Patrick Geddes understood this process, but the art of place making seems to be very elusive nowadays. This award is an attempt to bring focus upon this craft of which designers are usually perceived to be masters.

Edinburgh is experiencing unprecedented development pressure. This is a good position to be in as it is one of the barometers of success for a city, crane counts and all that. In a Scottish context, Edinburgh is the only city experiencing proper growing pains. The expansion of the city seems unstoppable. The city’s northern edge is subject to incredible speculative development.

The system on which we rely to try to ensure that this city expansion does not descend into chaos is the planning system. Unfortunately, it is designed to deal with “the red line”, which is all too often a function of land ownership.

Edinburgh has recognised this and endeavoured to raise the stakes in acknowledgment of the pressure and importance of this area, which has led to the development of a profusion of master plans. I could be cynical and say that the area is being master planned to death.
One of the first discussions Sir Terry and I had was regarding this wonderful opportunity for Edinburgh, its waterfront. We were impressed with some of the work that was being done but at the same time concerned that it would not amount to a “place” but a series of developments.

We thought of Craig’s master plan for the New Town, or should I say development plan, and knew that it was the right approach and was not constrained by land ownership. This enabled the city to expand to the north in a seamless way, albeit as a phased development.
What we are working on are the mechanisms that will deliver a strategic approach to the Waterfront, in the context of the city, which will enable it to become a real place. This implies the city developing an attitude to its physical future so that it can move from being in a reactive situation to a proactive one where its future is a function of true master planning.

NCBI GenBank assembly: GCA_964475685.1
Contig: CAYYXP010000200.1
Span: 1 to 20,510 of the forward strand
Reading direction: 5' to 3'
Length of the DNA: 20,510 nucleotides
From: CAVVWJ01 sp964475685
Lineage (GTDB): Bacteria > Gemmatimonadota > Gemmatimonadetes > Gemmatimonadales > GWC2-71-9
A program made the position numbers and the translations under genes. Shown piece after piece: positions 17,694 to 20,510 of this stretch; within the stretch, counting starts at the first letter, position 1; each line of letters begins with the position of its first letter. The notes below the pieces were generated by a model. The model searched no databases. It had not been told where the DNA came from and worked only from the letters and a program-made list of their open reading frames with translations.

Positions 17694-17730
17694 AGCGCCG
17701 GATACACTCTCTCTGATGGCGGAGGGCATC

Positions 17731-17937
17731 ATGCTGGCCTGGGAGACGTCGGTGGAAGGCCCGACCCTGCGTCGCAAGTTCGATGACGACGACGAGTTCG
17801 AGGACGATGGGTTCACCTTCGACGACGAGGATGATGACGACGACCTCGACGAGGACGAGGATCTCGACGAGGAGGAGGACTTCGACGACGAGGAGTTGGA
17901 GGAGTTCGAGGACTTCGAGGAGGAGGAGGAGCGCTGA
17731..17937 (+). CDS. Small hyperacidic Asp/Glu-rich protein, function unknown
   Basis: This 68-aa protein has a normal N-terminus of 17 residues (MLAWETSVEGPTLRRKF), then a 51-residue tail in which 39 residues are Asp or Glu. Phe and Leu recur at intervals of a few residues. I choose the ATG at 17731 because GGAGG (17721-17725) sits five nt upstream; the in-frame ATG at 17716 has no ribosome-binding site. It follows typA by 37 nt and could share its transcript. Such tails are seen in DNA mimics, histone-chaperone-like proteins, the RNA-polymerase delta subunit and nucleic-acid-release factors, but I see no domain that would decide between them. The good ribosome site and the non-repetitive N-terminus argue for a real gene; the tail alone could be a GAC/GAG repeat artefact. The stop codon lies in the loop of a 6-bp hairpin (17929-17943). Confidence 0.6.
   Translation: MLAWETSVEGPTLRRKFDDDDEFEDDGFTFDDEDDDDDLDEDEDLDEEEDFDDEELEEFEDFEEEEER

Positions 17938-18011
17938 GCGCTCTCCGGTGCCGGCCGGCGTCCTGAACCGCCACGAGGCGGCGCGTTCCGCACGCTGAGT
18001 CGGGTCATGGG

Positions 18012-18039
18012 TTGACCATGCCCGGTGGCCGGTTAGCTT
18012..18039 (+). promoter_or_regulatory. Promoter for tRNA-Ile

The objective is that in 25 years Waterfront City will be an intrinsic element of the Edinburgh urban experience, as the Old Town and New Town are today.

The city’s efforts have produced some very interesting results. To the south we have EDI developing an ambitious master plan for the future of Craigmillar and in the Waterfront area there are two approaches that I have been struck by: Western Harbour, by Robert Adam for Forth Ports, and Granton by MAKE for Waterfront Edinburgh.
What I find interesting is that the two practices would appear to be diametrically opposed in the architecture spectrum, but in terms of urbanism they share the same route. The places they are crafting are for people. The architecture, although important, is not critical. In fact, I believe that you will be able to overlay any style on the evolving master plans and they will work.

These exercises are constrained by land ownership but the skills employed in the delivery of these differing views of the future are those that I believe will allow a strong sense of place to evolve, and one that will be complementary with Edinburgh’s identity.
Both teams analysed the context of the area and, in differing ways, have interpreted what the pattern of development should be. What they have in common is an understanding of what makes a real place and that cities are for people.

We would like to believe that the creation of the PLACE-MAKING category will give encouragement to students to refine their skills, develop an understanding of what place-making is so that when they are asked to produce a master plan they can offer the service that Scotland deserves. Unfortunately, nowadays, great places have to be planned!

by Riccardo Marini